Which may be why, though an exceptionally gifted writer, he is so reluctant to put pen to paper. 'The whole thing is to do with intent and feeling. I have to use words if I talk to you - that's the trap. If you are at all verbally articulate about what you have been doing, people assume there always was a coherent reason.' And Heron is deeply suspicious of art which grows out of, as opposed to towards, a logical position: 'I love all images and hate all symbols. The autonomy of paintings is complete. What establishes the quality of paintings of all periods is in the realm of the abstract.'
That could hardly be a more unfashionable position. The avant-garde is, nowadays, supposed to deal not with the sensuality of vision but with the social construction of perception. Heron is a survivor of the school of modernist painting which grows from Matisse - who, he says happily, 'we haven't yet begun to understand. We know all about Cubism - but we have no rational understanding of his composition.' There is barely a sufficient vocabulary to chart visual explorations of the delicacy Heron routinely undertakes - the best attempts are probably Heron's own (even the titles of two of his most celebrated lectures, The Shape of Colour, and The Colour of Colour, suggest something of the difficulties involved).
Since there is no intelligent language available to describe the work, it is easy to conclude that it is, simply, unintelligent. But the visual acuity and agility of Heron's painting is astonishing. Of all British painters now working, Heron is probably the only one graced with the visual equivalent of perfect pitch.
Heron's approach could be described as purely formalist; he eschews the paint- slapping antics of the expressionists. Painting is about paint, not painters; it's a formal business, for which he dresses formally. 'I like to paint in my best clothes; there's a photo of Matisse in his studio in his suit, complete with spats'.
He also has firm, and formal, views about diptychs: the physical break between two canvases, violating the integrity of the pictorial space which he sees as the heart and soul of easel painting, embarrasses him. Shaped canvases are even worse. They not only disrupt our sense of space within the painting, but corrupt the relationship between the canvas and the (rectangular) gallery, of which he is acutely conscious. 'The architectural setting,' he says, 'is the equivalent of the acoustic for music.'
But there is nothing remotely dry about his art. He describes his latest works as 'garden paintings', and they are, as always, saturated with unconscious references to the St Ives landscape, and, in particular, his moorland garden - it took him, he says, nearly 20 years to identify one form, which recurred in several paintings, as deriving from a favourite, lichen-covered boulder.
Critics enjoy being rude about the supposed complacency of landscape art. But these safe-sounding 'garden paintings' come as a shock: the colours are a million miles away from the grey and silver dreams of Gertrude Jekyll. To my eye, the palette (mauves and lemons, violets and pinks) is more shell-suit than sea- shell. They ought to clash quite horribly. But they don't.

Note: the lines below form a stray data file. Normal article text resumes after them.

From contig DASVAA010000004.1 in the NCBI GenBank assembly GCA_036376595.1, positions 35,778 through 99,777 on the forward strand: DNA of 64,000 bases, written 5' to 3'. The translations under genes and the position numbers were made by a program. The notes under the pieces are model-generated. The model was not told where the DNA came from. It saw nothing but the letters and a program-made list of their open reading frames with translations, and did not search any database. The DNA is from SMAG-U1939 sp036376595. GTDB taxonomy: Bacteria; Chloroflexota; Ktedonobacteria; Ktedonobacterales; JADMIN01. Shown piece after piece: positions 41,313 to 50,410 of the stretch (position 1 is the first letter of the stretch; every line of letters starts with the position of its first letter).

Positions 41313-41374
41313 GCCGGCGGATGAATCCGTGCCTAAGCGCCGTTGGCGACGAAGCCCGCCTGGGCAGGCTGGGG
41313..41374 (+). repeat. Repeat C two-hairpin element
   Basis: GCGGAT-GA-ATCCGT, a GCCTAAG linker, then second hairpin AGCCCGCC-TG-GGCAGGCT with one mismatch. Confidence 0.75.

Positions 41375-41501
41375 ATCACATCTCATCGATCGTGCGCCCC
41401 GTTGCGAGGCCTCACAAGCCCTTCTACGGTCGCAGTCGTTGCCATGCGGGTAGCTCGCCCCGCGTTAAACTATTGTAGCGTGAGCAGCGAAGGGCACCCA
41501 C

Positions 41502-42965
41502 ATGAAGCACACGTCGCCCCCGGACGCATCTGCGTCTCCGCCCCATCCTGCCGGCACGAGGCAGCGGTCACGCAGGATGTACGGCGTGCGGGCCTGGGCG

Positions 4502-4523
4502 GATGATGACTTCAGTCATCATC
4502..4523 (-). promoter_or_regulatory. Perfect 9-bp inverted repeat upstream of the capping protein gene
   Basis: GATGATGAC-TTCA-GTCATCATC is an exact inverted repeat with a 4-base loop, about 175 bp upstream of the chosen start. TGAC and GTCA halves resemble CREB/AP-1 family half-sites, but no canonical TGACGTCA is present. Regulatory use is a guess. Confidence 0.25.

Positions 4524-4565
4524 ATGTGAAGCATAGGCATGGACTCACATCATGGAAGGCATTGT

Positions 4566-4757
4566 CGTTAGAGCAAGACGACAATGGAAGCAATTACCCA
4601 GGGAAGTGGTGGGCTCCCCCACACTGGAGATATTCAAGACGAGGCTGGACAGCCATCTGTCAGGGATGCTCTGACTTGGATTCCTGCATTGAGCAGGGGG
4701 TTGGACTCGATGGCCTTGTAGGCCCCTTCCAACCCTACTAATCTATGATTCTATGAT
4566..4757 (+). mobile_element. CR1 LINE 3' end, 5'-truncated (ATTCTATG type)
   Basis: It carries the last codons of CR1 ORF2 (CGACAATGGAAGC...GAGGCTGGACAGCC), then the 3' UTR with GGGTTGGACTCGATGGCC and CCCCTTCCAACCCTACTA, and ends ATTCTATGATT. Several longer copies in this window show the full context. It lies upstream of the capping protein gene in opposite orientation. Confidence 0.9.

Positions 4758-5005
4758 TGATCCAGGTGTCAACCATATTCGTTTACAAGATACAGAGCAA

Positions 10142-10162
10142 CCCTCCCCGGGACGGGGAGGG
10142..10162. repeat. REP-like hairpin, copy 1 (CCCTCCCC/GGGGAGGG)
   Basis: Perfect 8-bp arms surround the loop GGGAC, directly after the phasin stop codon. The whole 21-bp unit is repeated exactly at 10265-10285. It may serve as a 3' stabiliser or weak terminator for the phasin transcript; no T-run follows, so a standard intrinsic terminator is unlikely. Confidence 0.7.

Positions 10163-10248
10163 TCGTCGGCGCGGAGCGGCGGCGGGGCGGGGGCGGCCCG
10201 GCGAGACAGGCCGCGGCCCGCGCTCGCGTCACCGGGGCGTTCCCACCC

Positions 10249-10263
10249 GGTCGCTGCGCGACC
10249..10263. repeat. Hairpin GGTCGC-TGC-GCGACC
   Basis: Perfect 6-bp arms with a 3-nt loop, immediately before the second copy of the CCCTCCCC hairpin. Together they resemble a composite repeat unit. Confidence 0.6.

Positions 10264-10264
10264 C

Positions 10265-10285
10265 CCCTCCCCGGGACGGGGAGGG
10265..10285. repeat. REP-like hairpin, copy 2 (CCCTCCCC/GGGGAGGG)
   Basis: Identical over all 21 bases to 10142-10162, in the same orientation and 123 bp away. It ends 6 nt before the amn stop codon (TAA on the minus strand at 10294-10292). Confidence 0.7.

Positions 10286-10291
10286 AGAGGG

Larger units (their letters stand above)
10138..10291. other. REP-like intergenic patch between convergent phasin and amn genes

'I think they're totally harmonious, but they're new harmonies,' says Heron. 'As Eliot says, 'Only the really new can be truly traditional.' The truth of the matter is that the most deadly thing is to repeat what you or anyone has done.
'As a painter, you're always pushing, but you never push into chaos. What looks chaotic at first resolves into harmony in your eyes. It took me years to see the shapes of my paintings in the rocks, in the landscape - but the fact of the matter is that you don't see these shapes until you've seen them in paintings. The landscape is infinitely diverse: people think Constable painted the East Anglian landscape 'as it is'; in fact we're projecting into the landscape the paint we've seen in Constable.'
There is a well-established syndrome of Late Paintings: the work of an artist, with name and career made, revelling in a new freedom from the pressures of technical convention and good taste. It's a tradition these canvases flirt with irresistibly. There is something frankly mischievous about the artist's impossible colour combinations and cranky, web- like compositions. The draughtsmanship is peculiar, too. Despite Heron's life-long devotion to Matisse (he made a pilgrimage to visit the artist in 1949, but was turned away at the door by the artist's companion), there is nothing here of Matisse's buoyant clarity. One predominantly green canvas is dominated by two areas marked out, in outline, in the rough form of a yellow and black triangle and a bold, red, boulderish circle.
'When I'd finished, I took a red tube and drew a circle, and it didn't come off, it skidded - so I went round again,' he explains. That openness to intuition is the mark of an artist assured of his mastery of the medium.
'Often you're thinking about something else and you find you've made this rhubarb green mixture and taken it for a walk across the canvas. You think 'Oh Christ, what have I done' - and then you see that it works. I've often wondered if I can analyse it, that moment of decision: I can't, of course. Sometimes I feel a little bit like Joyce. All he demanded of his readers was that they should devote the rest of their lives to reading his books. I'm just as arrogant.'
'Big Paintings' can be seen at: Camden Arts Centre, London NW3 (071-435 2643) until Nov 13; Bodilly Galleries, Cambridge (0223 566555) until Oct 15
(Photograph omitted)Reuse content